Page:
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Your strategy for dealing with web bots has to take into accout business context

Renny Shen, senior product marketing manager, Akamai’s Web Experience & Security Division | Sept. 5, 2016
Simply blocking all bot visits can end up hurting your business

This vendor-written tech primer has been edited by Network World to eliminate product promotion, but readers should note it will likely favor the submitter’s approach.

Between 30%-70% of traffic to most websites is from bots, meaning it is non-human traffic. And while many assume bot traffic should be blocked, that is a black and white approach to a problem that’s very much grey. The reality is that some bots are good, some bots are bad, but most will be somewhere in between. What you need is a bot management tool that lets you apply a range of management actions based on your website’s business model.

Consider the airline industry. A typical airline bookings site might see 50% of its traffic coming from human visitors, with the other 50% coming from bots. While the first thought is often to block the bot traffic, a more effective approach is to understand why the bots are here and what the impact is on the business.

The airline industry is highly competitive with airlines competing on schedules and prices across thousands of routes every day. Flight schedules and prices are highly variable from one day to the next and also fluctuate rapidly based on supply and demand – prices go up as any given plane fills, and vice-versa. Consumers trying to get the best price, competitors are trying to win your customers, and partners are trying to help customers get the best prices and all are dependent on continuous access to the latest data.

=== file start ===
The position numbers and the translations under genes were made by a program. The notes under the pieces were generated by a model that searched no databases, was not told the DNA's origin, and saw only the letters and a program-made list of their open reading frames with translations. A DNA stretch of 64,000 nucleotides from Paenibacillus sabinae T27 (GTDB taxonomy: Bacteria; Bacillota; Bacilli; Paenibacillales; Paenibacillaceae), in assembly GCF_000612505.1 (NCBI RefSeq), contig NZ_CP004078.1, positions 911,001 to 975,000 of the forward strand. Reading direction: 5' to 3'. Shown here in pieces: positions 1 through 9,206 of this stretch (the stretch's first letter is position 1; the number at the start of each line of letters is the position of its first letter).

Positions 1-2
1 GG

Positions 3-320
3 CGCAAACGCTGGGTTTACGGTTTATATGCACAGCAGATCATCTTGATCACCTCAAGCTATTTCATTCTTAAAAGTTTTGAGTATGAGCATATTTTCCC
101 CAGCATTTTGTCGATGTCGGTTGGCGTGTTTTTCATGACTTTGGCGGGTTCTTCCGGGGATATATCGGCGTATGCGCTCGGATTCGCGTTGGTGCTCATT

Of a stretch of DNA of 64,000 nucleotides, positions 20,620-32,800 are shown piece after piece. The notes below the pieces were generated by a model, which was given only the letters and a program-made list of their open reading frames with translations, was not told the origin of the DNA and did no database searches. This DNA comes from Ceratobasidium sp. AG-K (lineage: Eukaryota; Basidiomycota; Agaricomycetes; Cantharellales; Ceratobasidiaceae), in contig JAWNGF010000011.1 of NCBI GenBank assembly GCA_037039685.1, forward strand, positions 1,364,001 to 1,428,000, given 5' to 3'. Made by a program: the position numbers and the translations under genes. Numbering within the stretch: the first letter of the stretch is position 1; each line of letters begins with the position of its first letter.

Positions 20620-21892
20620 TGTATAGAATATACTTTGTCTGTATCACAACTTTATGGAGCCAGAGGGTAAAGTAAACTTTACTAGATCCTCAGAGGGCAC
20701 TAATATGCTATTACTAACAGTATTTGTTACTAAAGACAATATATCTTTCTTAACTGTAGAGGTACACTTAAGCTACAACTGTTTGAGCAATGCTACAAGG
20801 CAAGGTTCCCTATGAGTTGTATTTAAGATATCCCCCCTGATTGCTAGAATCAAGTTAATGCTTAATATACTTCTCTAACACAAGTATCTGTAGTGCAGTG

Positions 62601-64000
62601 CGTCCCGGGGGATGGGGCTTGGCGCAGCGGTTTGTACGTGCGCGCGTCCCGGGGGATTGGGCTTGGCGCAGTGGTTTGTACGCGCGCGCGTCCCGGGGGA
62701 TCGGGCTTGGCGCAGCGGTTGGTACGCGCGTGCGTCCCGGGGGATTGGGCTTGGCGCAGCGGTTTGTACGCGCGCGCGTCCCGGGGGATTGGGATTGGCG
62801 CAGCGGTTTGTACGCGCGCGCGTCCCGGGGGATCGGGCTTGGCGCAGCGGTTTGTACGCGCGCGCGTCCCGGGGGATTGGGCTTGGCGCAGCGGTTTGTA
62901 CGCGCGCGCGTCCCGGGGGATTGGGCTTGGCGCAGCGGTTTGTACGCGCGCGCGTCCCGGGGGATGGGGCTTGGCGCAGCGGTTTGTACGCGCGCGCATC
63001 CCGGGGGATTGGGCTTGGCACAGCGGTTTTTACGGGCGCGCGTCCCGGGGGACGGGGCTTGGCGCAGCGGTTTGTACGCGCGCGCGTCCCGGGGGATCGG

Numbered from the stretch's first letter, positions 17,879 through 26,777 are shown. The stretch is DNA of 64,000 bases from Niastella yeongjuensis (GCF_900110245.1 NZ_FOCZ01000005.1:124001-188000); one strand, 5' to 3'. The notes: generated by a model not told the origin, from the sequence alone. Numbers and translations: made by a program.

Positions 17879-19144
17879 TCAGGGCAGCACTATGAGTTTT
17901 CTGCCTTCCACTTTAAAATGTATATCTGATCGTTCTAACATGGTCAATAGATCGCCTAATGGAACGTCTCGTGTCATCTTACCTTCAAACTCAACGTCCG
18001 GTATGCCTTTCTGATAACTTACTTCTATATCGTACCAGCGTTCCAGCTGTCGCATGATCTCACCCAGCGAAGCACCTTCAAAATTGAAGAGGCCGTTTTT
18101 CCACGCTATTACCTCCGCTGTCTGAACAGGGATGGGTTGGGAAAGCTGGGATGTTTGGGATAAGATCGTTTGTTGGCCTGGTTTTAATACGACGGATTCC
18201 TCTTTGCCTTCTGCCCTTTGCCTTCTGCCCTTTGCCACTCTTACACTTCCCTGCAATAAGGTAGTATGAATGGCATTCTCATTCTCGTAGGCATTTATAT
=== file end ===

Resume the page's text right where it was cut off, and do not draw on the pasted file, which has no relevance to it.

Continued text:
Providing this data access comes with a cost. Most airlines don’t actually store their flight schedules and prices in house. They use a global distribution system (GDS), like Amadeus or Sabre. Every time someone looks up flight data, that entails a call to the GDS. And every call to the GDS, whether it’s from a human or a bot, incurs a cost, which can be substantial over large volumes – on the order of hundreds of thousands of dollars every month. With consumers and partners, the GDS cost is built into the cost of sales. With competitors, however, it’s just a lost cost without any potential benefit.

All of this is business context that has to be considered in a conversation about bots, because it helps us determine the technical requirements of a bot management solution. First, we know that blocking bots won’t work. The airline industry is a $700 billion global industry. Both competing airlines and the competitive intelligence services that sell to them have a tremendous financial incentive to get the flight data and capture a larger percentage of that $700 billion in revenue. Blocking their bot doesn’t make them go away. Blocking just lets them know that you’ve detected their bot. And that just triggers them to evolve their bot to evade your detections.


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